The Silent Addiction to Everyday Painkillers
16 September 2013 | Admin
Market Harborough Chiropractor concerns about back pain and increased painkiller addiction
Written By email@example.com, On September 16, 2013
The silent addiction to everyday painkillers
Forget cannabis and heroin. Thousands of utterly respectable Britons are in the grip of an insidious and deadly drug addiction – to everyday painkillers, such as Nurofen.
In pharmaceutical circles the ‘silent addiction’. Which is more insidious, harder to pinpoint and easy to ignore. Like thousands of other unregistered and unrecorded addicts up and down the country, Mel Smith was abusing over-the-counter painkillers. The comedian Mel Smith had admitted he had an addiction to Nurofen Plus. In doing so he was putting himself at risk of – among other things – liver failure, serious stomach damage, gall bladder problems, Irritable Bowel Syndrome and respiratory problems – yet ironically he had no idea he was an addict.
Mel sadly died recently.
Mel was just one of an increasing number of people becoming slowly addicted to everyday painkillers, here’s Marks story-
‘For a few months I took the basic paracetamol but that hardly touched the pain. Then three months later I remember pleading with a chemist for some pain relief. He gave me a box of Panadol Ultra. I took it home, tried two, and not only did the pain subside but I felt relaxed.’ From then on, I was never without his box of Panadol Ultra or Nurofen Plus. ‘I took Panadol Ultra and Nurofen Plus every day for 13 years, and for most of that time I had no idea that I was doing myself any harm, let alone displaying the classic signs of addiction,’ says Mark, from Derbyshire.
Opiates have long been used as painkillers, and codeine is an effective pain receptor inhibitor, enhancing the action of standard painkillers such as ibrobrufen. Like all opiates, codeine induces a feeling of calm and well-being – but if taken in big enough doses, for some people it can be addictive, with significant side effects if they try to stop.
In addition, says neurologist Michael Gross, who runs clinics for people addicted to over-the-counter medication, the painkillers themselves can be the cause of headaches and back pains. ‘You get a migraine or back pain and initially the painkiller works. But for some reason the effect starts to lessen over time.
So why do the painkillers stop working. ‘We know that the brain learns to have headaches and possibly neck and shoulder and back pain.
Once the pain pathways are opened up the headaches become more common, this is often seen with back pain because the pain returns again and again.
This process is exacerbated by any painkiller, not just codeine. So the thing you take to get rid of pain makes you more sensitive to pain. You have to question why take painkillers then, should we look at better ways to manage back pain instead of relying on painkillers only.
Physical treatments such as chiropractic can overtime untrain the brain and reduce need for painkillers or reduce the dosage.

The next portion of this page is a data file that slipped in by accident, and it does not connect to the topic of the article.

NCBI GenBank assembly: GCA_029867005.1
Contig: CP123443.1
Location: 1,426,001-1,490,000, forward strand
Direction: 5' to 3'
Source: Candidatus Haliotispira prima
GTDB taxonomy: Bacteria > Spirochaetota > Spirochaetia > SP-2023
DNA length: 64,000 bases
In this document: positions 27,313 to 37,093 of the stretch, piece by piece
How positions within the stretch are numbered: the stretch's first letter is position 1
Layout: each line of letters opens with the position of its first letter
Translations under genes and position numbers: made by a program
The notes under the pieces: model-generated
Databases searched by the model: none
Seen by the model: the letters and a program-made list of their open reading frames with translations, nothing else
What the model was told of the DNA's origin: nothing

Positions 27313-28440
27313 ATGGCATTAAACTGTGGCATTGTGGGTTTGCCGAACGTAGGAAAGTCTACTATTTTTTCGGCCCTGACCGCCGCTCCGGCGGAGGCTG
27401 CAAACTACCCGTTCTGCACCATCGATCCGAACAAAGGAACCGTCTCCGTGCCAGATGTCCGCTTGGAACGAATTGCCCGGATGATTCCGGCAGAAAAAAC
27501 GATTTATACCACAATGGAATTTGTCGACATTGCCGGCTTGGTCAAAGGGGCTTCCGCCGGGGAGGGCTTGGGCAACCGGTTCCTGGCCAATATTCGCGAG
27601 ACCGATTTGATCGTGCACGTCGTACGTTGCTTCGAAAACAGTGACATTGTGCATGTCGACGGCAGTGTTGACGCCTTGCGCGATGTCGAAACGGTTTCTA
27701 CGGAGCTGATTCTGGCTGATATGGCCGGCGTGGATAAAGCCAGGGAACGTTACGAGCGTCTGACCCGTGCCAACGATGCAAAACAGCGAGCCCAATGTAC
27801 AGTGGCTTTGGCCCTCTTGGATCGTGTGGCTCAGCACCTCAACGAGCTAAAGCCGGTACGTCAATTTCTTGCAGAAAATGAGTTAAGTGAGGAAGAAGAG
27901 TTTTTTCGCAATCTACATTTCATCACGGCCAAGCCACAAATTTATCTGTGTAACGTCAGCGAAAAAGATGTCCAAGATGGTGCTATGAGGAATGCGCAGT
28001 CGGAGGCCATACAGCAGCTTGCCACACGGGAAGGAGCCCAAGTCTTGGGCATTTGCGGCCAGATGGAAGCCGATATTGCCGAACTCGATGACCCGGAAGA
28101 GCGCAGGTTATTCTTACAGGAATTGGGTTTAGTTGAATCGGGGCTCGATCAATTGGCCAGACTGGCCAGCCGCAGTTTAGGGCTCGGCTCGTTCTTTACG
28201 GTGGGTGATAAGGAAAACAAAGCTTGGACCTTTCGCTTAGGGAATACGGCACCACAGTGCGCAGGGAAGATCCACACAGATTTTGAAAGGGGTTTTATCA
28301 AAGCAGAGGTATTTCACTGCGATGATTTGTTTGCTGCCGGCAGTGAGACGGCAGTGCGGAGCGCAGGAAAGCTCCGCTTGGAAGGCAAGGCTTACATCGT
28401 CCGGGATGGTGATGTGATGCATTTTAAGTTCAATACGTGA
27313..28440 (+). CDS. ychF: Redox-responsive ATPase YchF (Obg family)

‘Some experts believe this can happen if you only take around six painkillers a week, but certainly if you are taking the full recommended dose every day you may get this effect. ‘It’s called medication overuse syndrome, it is medically recognised and it is happening to around 100,000 people in this country. According to Dr Gross, even the basic painkillers can have this effect, but because the codeine-based products are stronger, the effect of addiction is much quicker. ‘With the codeine products you have the extra problem of the opiate addiction,’ he explains.
Both ibrobrufen and paracetamol, if taken beyond the recommended safe dose, can cause serious and life -threatening illnesses, exceeding the dose several times over is dicing with death. Paracetamol can seriously damage your liver, and ibruprofen can cause the stomach lining to be destroyed. People regularly overdose and die from their addiction and many end up having parts of their stomach chopped out where the ibruprofen has caused massive damage.
Although no official statistics exist to document the extent of the problem, addiction to the codeine in OCT painkillers has long been recognised within the medical and pharmaceutical industry. In 2005, the Medicines and Healthcare products Regulatory Agency (MHRA) and the Proprietary Association of Great Britain, the UK trade and standards association for the manufactures of OTC drugs, investigated the problem.
Simon Greasley is a clinical nurse specialist in drug dependency who has extensive knowledge of codeine addiction. He helps run the Codeine-Free website and believes one of the reasons codeine dependency goes unreported is because it is hard for misusers to see themselves as addicts.
Everyday respectable people who have no idea they can be addicted to something legally on sale in this country. ‘Most of them start off by taking painkillers to treat an existing real pain, but then, once the original pain is gone, the need for the pills is still there. It’s not surprising when you consider each plus-strength tablet contains around 12mg of codeine.’
The guidelines for the Royal Pharmaceutical Society of Great Britain state that pharmacists and their staff must be aware of the abuse potential of certain OTC products, and should not supply them if there are reasonable grounds for suspecting misuse.
If you would like to manage back pain and headaches without drugs call The Chiropractic Clinic in Market Harborough or The Melton Mowbray Chiropractic Clinic and see if chiropractic care helps you.